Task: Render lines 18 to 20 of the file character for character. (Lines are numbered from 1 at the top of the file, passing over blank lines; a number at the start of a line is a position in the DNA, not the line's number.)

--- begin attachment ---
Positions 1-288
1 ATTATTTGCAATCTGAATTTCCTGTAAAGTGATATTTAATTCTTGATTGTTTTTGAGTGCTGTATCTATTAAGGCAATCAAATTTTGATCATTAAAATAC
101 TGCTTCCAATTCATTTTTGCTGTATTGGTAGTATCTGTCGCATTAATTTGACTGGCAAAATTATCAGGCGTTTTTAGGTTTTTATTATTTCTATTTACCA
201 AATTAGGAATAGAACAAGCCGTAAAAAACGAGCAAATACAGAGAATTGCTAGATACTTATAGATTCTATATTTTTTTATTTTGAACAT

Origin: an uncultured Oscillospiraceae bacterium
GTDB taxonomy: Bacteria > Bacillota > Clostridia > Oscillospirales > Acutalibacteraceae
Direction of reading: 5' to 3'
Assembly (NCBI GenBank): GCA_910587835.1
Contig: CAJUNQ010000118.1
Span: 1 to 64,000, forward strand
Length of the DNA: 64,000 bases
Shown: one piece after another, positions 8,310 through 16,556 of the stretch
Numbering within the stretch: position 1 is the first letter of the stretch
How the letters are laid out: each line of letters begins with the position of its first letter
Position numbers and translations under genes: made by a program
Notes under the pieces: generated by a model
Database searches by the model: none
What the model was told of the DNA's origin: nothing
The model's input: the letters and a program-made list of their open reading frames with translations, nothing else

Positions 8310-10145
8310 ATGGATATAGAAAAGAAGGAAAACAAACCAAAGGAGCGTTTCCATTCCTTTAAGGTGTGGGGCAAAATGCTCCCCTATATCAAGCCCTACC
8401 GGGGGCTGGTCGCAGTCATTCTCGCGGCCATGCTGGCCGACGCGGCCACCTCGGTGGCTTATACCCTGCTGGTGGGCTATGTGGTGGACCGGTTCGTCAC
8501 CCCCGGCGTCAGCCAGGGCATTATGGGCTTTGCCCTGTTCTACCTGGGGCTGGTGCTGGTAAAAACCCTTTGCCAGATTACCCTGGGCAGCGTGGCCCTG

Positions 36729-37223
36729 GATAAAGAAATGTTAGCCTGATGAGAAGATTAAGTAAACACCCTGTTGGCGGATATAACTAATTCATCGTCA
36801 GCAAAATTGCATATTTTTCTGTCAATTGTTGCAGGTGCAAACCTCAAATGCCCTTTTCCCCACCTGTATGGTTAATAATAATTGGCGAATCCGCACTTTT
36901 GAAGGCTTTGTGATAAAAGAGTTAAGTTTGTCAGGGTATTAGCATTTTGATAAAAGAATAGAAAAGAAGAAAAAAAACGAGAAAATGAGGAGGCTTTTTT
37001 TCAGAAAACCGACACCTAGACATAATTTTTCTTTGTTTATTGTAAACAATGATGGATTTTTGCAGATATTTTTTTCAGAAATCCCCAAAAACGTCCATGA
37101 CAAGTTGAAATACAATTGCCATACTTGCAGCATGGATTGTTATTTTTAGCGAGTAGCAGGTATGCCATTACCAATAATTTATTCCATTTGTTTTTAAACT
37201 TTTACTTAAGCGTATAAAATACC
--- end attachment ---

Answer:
What the model was told of the DNA's origin: nothing
The model's input: the letters and a program-made list of their open reading frames with translations, nothing else

Positions 8310-10145